It coincided with the day global hacking group Anonymous threatened to unleash a "legion" of hackers on Singapore's infrastructure if the Government did not revoke licensing rules for news websites.

The museum said it was unable to share information earlier as time was needed to verify and establish the extent of the incident.

Law and Foreign Minister K. Shanmugam, meanwhile, said at a forum that hacking had to be treated seriously in view of how heavily countries now rely on IT infrastructure.

Hacking is "nothing short of terrorism" if it endangers lives, like when air traffic controls are hacked into, he added.

Communications and Information Minister Yaacob Ibrahim said in a Facebook post that any cyber attack or threat is a "threat on the people", whether the intent was malicious or mischievous.

Info of 4,000 on museum's mailing list compromised
By Kash Cheong, The Straits Times, 21 Nov 2013

THE personal information of about 4,000 people on the Singapore Art Museum's (SAM) online mailing list was compromised recently, said the art museum yesterday.

The names, e-mail addresses, phone numbers and, in some instances, nationalities of these individuals were illegally published on New Zealand-based storage website nz for at least two hours on Nov 5 before the webpage containing the data file was taken down.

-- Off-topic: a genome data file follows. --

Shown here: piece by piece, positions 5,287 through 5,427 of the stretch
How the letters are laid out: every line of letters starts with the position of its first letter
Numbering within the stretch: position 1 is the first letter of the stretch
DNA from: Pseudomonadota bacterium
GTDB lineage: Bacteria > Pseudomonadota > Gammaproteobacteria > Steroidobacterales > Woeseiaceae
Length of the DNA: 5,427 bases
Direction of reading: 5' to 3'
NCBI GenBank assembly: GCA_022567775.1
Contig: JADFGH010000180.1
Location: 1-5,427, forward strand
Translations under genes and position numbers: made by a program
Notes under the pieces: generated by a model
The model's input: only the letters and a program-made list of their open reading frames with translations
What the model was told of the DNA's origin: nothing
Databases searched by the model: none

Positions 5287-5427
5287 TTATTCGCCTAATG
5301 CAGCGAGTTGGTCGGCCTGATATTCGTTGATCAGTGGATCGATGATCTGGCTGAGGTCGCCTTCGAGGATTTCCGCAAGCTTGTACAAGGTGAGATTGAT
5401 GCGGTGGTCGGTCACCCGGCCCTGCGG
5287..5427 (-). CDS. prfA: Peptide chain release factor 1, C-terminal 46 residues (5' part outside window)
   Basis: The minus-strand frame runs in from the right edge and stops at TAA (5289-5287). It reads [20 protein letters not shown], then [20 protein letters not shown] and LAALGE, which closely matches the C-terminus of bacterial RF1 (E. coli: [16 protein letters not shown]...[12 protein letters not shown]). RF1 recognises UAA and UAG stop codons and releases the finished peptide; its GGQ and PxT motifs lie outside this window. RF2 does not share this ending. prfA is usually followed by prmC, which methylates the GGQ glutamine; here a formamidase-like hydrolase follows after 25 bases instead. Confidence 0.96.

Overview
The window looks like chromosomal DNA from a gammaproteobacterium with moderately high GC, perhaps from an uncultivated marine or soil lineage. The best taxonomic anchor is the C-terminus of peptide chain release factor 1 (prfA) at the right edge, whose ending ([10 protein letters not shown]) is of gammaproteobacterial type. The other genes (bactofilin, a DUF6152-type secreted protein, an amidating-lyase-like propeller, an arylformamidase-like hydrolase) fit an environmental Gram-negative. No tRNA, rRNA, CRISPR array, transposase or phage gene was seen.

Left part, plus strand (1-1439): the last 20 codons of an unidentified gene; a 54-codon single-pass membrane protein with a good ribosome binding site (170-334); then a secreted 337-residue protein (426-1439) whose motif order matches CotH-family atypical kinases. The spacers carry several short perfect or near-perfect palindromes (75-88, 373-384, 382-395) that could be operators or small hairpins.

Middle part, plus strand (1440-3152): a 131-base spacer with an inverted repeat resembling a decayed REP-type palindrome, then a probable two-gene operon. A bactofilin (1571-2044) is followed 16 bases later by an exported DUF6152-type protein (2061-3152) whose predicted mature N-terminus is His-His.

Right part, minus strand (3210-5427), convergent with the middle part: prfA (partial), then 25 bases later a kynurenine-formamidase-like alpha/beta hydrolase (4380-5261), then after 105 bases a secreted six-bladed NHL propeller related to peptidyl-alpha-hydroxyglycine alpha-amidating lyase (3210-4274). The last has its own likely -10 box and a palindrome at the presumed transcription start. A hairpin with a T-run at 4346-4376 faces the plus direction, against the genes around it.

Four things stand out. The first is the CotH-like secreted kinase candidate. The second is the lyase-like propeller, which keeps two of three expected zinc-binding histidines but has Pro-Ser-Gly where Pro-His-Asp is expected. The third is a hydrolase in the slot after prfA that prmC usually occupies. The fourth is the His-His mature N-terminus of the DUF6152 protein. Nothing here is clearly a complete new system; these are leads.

It is understood that no identity card numbers or credit card details were involved.

Speaking to reporters after a press conference, Mrs Rosa Daniel, deputy secretary (culture) at the Ministry of Culture, Community and Youth and chief executive officer of the National Heritage Board, said: "We take a very serious view of this incident."

She added: "What it has pointed to is for us to be vigilant and take strong measures to secure our information."

On Nov 4, the Infocomm Development Authority (IDA) got wind of a tweet by an individual named "CtrlSalad" who claimed to have "3.6k" e-mail, numbers, names and IP addresses including the Government's. It also provided the link to the website.

On Nov 5, IDA informed SAM of CtrlSalad's tweet and that its data might have been illegally published and uploaded on an overseas server.